Protecting and enjoying the Great Welsh Outdoors this summer
As the school gates close and as more and more people seek opportunities to holiday closer to home, visitors to Wales’s great outdoors are being urged to continue to protect and respect the communities and countryside locations they are looking to explore and enjoy this summer.
The call from Natural Resources Wales (NRW) comes as Wales’ nature reserves, National Parks, coastlines and other outdoor visitor sites look set to speed to the top of destination lists once again following the further easing of coronavirus restrictions.
NRW’s sites have already seen a significant increase in visitors since lockdown was eased in March. And while the majority of visitors leave no trace behind, many sites have been bearing the brunt of the behaviour of some visitors who show little to no regard or respect for the areas they have come to enjoy.
Forest floors have become makeshift car parks and campsites, and litter has spilled into areas far beyond bins and designated toilet areas.
With the safety of visitors and those who live and work in the neighbouring communities in mind, NRW will be working with the police to increase patrols of hotspot sites across Wales and will not hesitate to take enforcement action in a partnership approach to reduce the risk of such occurrences from happening again this summer.
Richard Owen, team leader for estate recreation planning and land stewardship at NRW said:
“The further easing of coronavirus restrictions coupled with periods of warm, fine weather will no doubt prompt people to put Wales’ renowned beauty spots at the top of their day trip and holiday destination lists this summer.
“While we are delighted to welcome people back to our sites to relax and recharge the batteries, we must maintain a balance between the wishes of individuals to enjoy the outdoors and the responsibilities each and every one of us has to protect nature and to respect our local communities.
“We want to do everything we can to ensure people can visit our sites safely, which is why many visitors to some of our most popular sites, like Newborough Nature Reserve on Anglesey, Coed y Brenin and Llyn Geirionydd will see an increase in patrols from our wardens and police officers over the coming months.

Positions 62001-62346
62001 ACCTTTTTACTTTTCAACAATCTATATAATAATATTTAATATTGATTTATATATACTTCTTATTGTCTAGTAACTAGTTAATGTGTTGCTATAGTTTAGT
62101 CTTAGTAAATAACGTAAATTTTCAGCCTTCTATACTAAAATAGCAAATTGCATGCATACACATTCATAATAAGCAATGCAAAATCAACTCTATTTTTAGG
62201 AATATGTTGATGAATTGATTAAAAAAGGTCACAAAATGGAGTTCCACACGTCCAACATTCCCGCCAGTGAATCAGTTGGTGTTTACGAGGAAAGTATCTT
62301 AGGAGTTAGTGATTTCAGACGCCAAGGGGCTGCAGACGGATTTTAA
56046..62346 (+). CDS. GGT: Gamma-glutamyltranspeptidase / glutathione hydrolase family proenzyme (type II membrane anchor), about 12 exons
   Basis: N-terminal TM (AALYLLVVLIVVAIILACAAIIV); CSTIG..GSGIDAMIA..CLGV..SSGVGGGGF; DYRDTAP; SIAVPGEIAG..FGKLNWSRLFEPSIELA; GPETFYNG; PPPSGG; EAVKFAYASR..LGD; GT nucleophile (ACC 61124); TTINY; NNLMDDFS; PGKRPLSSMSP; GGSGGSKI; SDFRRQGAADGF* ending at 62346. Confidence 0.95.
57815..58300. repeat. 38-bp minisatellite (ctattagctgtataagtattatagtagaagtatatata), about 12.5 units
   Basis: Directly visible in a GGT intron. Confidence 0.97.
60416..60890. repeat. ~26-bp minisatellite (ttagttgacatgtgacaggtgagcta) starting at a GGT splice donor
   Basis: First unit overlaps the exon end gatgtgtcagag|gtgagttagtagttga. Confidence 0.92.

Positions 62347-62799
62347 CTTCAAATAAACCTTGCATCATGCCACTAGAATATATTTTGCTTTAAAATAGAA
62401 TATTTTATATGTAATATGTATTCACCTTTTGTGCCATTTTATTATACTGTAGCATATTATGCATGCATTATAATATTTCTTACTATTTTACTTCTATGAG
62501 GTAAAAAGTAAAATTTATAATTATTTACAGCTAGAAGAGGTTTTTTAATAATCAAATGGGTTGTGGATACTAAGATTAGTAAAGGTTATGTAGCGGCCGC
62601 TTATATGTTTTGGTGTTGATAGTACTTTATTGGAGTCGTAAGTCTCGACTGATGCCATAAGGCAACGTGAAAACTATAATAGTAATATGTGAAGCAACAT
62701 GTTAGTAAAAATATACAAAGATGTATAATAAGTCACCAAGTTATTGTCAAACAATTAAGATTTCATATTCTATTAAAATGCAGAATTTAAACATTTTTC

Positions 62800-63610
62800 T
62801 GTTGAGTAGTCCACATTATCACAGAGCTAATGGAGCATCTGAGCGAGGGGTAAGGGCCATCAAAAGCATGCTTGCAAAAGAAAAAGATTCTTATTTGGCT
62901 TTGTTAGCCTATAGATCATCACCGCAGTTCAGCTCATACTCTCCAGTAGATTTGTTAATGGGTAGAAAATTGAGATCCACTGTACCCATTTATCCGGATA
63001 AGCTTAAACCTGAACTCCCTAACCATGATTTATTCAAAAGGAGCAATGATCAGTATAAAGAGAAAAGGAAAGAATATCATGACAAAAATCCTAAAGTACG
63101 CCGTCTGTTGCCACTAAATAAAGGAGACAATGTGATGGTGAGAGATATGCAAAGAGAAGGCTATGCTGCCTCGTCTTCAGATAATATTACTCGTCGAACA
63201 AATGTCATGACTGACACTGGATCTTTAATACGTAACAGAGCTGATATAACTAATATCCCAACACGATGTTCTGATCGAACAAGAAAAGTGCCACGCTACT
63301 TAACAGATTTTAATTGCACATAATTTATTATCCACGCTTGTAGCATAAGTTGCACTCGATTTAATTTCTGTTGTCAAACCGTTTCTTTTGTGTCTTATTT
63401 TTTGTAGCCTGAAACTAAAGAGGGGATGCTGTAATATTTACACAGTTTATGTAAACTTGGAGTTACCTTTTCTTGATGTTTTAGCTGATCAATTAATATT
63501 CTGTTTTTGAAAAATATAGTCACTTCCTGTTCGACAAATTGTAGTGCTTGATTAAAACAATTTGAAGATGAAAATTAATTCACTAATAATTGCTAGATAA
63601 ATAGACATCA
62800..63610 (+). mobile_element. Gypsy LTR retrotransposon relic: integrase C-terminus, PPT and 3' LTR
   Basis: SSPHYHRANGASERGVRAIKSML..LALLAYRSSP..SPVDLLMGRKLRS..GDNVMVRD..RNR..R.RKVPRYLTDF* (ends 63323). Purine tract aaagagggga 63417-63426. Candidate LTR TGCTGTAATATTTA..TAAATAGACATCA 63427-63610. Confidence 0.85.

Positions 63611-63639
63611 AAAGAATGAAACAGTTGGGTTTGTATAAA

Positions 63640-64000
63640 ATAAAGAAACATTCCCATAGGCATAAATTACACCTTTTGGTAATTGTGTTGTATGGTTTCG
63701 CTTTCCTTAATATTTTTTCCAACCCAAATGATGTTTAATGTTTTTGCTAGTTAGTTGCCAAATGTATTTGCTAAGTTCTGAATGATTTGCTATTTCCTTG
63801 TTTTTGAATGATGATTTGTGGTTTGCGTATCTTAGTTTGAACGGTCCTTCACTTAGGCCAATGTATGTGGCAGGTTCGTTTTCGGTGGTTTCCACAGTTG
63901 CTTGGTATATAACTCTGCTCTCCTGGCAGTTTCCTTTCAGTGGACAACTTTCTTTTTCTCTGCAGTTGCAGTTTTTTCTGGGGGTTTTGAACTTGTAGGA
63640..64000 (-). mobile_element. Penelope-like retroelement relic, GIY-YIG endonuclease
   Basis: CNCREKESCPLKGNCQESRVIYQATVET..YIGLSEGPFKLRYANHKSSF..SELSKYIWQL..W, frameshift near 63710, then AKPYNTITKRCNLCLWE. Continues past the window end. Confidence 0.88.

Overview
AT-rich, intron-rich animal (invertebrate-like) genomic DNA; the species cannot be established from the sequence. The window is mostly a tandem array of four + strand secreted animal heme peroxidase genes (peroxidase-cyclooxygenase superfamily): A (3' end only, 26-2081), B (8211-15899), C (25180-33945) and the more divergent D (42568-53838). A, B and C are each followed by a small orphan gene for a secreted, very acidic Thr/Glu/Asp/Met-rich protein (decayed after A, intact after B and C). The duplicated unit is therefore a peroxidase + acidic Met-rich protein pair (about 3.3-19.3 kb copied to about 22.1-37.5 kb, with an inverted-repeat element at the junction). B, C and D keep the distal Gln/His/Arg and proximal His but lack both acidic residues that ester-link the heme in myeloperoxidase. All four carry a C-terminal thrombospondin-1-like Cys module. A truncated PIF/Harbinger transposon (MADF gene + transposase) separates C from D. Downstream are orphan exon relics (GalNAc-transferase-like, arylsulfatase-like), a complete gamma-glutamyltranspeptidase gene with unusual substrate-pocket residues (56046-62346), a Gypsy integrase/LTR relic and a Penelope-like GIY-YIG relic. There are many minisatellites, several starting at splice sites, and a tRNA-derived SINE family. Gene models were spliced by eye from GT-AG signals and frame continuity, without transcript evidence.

“The vast majority of those that visit our sites behave responsibly and, with the summer now well and truly underway, we hope that will continue as we head into the busiest part of the year.”
One of the most prevalent issues experienced in the Welsh countryside is the impact of wildfires and fly camping – the term given when campers pitch tents or park campervans or motorhomes without the landowner’s permission.
The issues have been on the rise in Wales’ national parks, forests and nature reserves since lockdown restrictions have eased, leading to environmental damage and public health concerns.
With the impacts on wildlife and communities still very much a concern this summer, NRW is urging people to follow the Countryside Code and to consider its own recommended six steps to a safe return and do their bit to minimise pressures on open spaces and landscapes this summer.
Six steps to a safe return:
Before you visit:
- Plan ahead– check what is open and closed before you set out. Pack hand sanitiser and face masks.
- Avoid the crowds– choose a quiet place to visit. Make a ‘plan B’ in case your destination is too busy when you arrive.
While you’re there:
- Park responsibly– respect the local community by using car parks. Do not park on verges or block emergency access routes.
- Follow guidance– comply with site signs and Covid 19 safety measures to enjoy your visit safely.
- Take your litter home– protect wildlife and the environment by leaving no trace of your visit.
- Follow the Countryside Code– stick to trails, leave gates as you find them, keep dogs under control, bag and bin dog poo, do not light fires.
Information on how to prepare for your visit to NRW’s sites can be found here.
The updated Countryside Code can be viewed here.
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